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September 1997

Wound Hypoxia and Acidosis Limit Neutrophil Bacterial Killing Mechanisms

Author Affiliations

From the Departments of Anesthesia (Dr Hopf) and Surgery (Drs Mahdavian, Wicke, Le, Hopf, and Hunt and Messrs Scheuenstuhl and Chang), University of California, San Francisco; the Department of Surgery, University of California, Davis (Dr Allen); and the Energy and Environment Division, Lawrence Berkeley National Laboratory (Dr Maguire) and the Department of Molecular and Cell Biology (Dr Marcocci), University of California, Berkeley.

Arch Surg. 1997;132(9):991-996. doi:10.1001/archsurg.1997.01430330057009

Background:  "Respiratory burst" activity, ie, O2−production, is dependent on Po2, temperature, pH, and glucose concentrations within the physiologic range.

Objectives:  To determine whether environmental conditions characteristic of wounds may limit human neutrophil respiratory burst metabolism and to clarify the degree to which bactericidal oxidant production depends on local Po2.

Methods:  Human blood and wound neutrophils were stimulated with phorbol myristate acetate. Oxygen consumption and superoxide production were measured over a range of 30 to 300 mm Hg Po2, 0 to 40 mmol/L glucose, pH 6.0 to 8.0, and 30°C to 37°C. The apparent Michaelis Menten constant for oxidant production with respect to Po2 was calculated.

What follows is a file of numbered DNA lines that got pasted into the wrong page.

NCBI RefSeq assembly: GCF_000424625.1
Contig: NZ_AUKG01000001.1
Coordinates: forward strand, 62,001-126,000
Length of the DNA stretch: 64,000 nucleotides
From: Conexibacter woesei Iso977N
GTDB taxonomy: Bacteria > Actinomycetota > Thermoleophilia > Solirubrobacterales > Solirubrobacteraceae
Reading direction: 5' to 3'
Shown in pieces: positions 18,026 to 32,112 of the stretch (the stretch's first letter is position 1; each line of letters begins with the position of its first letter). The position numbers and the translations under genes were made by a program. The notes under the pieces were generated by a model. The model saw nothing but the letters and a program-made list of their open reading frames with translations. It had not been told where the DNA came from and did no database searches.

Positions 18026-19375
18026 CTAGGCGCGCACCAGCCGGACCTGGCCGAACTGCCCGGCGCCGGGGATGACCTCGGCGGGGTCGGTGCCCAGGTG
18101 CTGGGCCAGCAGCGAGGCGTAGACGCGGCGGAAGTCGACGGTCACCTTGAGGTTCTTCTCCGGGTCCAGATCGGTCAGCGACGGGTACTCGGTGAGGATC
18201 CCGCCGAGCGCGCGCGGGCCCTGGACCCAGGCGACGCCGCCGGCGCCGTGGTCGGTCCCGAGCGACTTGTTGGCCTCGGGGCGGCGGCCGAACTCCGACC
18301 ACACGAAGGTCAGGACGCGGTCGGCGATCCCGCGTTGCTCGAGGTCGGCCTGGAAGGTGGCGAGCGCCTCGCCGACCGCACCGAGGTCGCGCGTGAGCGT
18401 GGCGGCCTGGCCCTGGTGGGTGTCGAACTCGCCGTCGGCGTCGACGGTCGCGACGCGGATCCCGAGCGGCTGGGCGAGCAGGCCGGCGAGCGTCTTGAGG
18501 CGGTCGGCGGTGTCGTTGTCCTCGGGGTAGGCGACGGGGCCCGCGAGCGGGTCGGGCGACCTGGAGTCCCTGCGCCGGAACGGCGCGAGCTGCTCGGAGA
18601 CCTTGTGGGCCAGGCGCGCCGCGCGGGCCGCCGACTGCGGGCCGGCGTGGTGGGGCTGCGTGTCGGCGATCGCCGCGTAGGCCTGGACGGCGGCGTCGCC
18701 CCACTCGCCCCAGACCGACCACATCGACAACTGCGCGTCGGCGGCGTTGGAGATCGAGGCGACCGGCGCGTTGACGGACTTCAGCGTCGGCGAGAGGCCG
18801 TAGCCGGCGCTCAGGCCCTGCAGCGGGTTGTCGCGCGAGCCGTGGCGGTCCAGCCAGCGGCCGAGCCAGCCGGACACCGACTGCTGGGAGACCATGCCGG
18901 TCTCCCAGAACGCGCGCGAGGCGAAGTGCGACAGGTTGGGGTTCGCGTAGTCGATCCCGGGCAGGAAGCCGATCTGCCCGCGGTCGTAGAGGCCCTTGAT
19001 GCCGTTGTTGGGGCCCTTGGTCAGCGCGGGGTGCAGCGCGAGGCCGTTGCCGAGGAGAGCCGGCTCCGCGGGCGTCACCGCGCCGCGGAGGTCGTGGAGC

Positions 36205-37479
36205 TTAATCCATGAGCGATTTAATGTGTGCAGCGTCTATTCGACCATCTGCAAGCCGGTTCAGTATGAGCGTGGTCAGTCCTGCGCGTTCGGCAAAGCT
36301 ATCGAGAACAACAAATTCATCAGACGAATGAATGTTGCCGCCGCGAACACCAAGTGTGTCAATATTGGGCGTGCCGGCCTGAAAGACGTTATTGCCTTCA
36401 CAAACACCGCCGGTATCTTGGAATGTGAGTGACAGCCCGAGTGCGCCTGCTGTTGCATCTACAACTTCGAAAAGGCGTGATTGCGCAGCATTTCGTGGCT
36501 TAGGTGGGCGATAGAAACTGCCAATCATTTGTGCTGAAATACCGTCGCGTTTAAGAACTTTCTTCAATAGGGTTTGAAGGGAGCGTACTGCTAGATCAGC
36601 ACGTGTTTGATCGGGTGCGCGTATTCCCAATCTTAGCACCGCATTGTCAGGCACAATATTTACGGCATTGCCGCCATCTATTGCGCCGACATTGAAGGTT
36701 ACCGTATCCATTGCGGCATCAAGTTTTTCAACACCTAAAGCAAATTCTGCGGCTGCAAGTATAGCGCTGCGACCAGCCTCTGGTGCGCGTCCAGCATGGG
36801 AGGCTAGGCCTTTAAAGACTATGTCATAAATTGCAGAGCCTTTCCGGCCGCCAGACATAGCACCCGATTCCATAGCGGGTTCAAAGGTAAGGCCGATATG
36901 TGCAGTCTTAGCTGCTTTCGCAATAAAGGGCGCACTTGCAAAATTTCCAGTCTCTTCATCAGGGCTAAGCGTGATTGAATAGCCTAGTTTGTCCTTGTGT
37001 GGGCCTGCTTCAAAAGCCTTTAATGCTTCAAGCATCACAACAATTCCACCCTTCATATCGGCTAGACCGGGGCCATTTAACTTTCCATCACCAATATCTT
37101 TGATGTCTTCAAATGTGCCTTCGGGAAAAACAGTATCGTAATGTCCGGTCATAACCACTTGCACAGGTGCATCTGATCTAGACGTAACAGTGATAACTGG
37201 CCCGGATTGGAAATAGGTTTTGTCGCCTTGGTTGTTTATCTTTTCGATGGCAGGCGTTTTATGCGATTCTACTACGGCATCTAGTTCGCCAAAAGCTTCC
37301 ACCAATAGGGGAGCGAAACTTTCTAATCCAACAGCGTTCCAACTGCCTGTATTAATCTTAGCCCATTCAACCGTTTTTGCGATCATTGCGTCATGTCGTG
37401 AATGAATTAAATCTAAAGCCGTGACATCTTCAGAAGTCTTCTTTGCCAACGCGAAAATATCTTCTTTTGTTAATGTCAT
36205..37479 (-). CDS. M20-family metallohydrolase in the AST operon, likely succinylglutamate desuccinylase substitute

Results:  Oxygen consumption and O2−production were dependent on Po2 throughout the range tested. Half-maximal oxidant production occurred in the range of 45 to 80 mm Hg Po2 and maximal at Po2 higher than 300 mm Hg. These data agree with the highest previous estimates. Oxidant generation was also dependent on pH, temperature, and glucose concentration, but to a lesser extent.

Conclusions:  Leukocyte bacterial killing capacity as measured by oxygen consumption and superoxide production are substantially impaired at the low oxygen tensions often found in wounds. Changes in pH, temperature, and glucose concentration have lesser but nonetheless significant consequences. The data provide a plausible mechanism for the vulnerability of some wounds to infection and for the previous finding that increasing oxygen tension at wound sites enhances bactericidal function. Thus, the data serve as a basis for future studies on prevention of wound infection.Arch Surg. 1997; 132:991-996